On the way to the ground at 1030 for a 1545 kick off, we passed through Celtic territory, a district that has definitely seen better days. Glasgow is the poor cousin of Edinburgh: while Edinburgh represents the diligent scholar who has studied hard, made a name for himself and has all the trappings and charm of a successful life to show for it, Glasgow is the labourer who has worked hard all his life, without regard to outward appearance, though still feels modestly proud of a job well done, and insists on now getting pissed every day. So on the way to Celtic Park, the distinction was obvious, and it is probably why Celtic enjoy such support from fans of this background. We stopped along the route at Bar 67, a well known and half full (at 1100) Celtic-themed pub, complete with walls adorned with football memorabilia. As we started our first pint, the place quickly filled up. Before long we were drinking and talking with several members of the Italian Celtic supporters club who had flown over for the game. By the time they left (several pints later) we were long lost brothers. By now I was on the way to well smashed. We finally staggered towards the ground, with two serves of chips and gravy on the way.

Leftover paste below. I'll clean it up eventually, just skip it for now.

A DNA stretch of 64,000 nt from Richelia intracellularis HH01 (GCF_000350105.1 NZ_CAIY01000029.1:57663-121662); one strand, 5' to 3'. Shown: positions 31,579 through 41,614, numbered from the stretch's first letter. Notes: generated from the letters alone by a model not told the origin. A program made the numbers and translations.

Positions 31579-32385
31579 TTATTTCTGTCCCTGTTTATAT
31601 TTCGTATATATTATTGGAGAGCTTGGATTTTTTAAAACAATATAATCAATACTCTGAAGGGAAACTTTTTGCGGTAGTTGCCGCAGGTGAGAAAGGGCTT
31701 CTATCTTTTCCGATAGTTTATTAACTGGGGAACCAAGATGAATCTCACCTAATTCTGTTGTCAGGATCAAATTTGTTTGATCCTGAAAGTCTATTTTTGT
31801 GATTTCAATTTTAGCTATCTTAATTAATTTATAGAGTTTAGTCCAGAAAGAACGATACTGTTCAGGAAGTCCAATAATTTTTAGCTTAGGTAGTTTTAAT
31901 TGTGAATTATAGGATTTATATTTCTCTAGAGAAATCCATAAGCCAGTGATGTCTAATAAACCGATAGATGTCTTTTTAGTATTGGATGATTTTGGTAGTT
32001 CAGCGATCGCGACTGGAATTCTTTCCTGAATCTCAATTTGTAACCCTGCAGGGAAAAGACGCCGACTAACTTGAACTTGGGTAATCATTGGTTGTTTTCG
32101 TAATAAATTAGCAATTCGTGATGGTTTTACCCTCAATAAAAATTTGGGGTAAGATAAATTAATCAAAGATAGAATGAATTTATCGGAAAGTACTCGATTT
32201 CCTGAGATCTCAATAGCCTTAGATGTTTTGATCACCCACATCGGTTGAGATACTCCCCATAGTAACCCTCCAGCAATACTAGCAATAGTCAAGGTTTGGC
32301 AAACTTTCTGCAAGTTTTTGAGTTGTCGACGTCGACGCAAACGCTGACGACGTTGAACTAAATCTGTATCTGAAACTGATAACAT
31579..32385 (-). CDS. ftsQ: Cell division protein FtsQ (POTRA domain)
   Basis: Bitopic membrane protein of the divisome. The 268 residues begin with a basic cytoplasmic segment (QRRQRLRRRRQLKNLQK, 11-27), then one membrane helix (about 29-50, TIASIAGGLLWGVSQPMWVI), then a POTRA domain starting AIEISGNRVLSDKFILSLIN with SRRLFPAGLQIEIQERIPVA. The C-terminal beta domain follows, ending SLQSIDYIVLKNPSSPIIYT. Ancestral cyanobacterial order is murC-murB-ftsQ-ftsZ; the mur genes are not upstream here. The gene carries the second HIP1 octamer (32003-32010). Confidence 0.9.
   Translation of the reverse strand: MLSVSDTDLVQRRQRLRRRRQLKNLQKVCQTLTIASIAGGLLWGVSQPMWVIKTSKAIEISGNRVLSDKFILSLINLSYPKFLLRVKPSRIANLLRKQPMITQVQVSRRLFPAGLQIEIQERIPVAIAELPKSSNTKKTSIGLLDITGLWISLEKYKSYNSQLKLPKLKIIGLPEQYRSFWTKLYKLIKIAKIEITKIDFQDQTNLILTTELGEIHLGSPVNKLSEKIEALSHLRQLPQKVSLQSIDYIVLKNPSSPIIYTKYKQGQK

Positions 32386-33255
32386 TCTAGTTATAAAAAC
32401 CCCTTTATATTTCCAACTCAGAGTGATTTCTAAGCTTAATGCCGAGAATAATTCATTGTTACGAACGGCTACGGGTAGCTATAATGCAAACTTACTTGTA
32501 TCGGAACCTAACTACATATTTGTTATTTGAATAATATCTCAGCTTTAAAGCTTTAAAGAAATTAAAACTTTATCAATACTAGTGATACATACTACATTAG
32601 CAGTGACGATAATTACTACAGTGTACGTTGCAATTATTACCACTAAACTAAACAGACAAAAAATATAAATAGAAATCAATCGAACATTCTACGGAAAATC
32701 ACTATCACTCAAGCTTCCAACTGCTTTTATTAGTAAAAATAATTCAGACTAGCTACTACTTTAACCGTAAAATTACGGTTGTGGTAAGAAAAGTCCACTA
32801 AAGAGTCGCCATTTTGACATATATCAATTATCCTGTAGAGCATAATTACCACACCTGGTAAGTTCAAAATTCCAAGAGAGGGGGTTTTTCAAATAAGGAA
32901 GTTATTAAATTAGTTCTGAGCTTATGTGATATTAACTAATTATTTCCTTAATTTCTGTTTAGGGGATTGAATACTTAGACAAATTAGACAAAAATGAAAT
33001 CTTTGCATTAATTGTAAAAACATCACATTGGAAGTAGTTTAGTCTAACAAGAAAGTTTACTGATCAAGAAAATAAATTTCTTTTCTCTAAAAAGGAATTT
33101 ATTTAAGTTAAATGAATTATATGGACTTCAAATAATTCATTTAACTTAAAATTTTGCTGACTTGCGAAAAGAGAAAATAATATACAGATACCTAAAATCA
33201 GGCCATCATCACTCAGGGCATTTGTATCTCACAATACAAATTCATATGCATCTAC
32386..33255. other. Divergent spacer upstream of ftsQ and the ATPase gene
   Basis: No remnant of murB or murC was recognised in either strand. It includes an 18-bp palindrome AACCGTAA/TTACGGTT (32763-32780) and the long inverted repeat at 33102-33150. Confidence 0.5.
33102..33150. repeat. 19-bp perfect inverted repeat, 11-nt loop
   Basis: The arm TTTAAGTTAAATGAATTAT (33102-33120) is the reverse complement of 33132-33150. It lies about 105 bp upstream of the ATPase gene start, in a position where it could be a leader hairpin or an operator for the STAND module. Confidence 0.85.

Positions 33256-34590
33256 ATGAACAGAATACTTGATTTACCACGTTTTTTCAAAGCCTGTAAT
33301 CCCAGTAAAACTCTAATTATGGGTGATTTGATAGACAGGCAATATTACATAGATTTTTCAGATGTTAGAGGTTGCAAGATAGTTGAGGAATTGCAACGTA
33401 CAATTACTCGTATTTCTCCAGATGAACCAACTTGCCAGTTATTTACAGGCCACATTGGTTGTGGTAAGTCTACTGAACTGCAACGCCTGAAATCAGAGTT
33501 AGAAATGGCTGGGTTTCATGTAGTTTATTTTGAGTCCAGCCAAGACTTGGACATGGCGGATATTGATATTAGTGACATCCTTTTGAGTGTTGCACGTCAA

Fortunately for me, Rangers were elsewhere this day,but the security measures still took place. The word to describe the atmosphere is 'tribal'. Sports fans in Australia have nothing on the fanaticism of these guys. And while there was no trouble at all between fans, this was only because there was no opportunity due to the police line. For the most part it was restricted to chants and taunts by supporters of both sides. We went back to the area the following day, and it still looked run down, only more so now in the absence of any crowds of the previous day. A street market district had appeared, similar to Victoria market in Melbourne, but in line with the poorer quality of the district. Stalls were run down, vendors shabby and furtive, and the items for sale ranging from suspect (like imitation brand name clothing and DVDs) to stuff that had only one previous owner, who wouldn't be back till Thursday, when his stuff would be missed.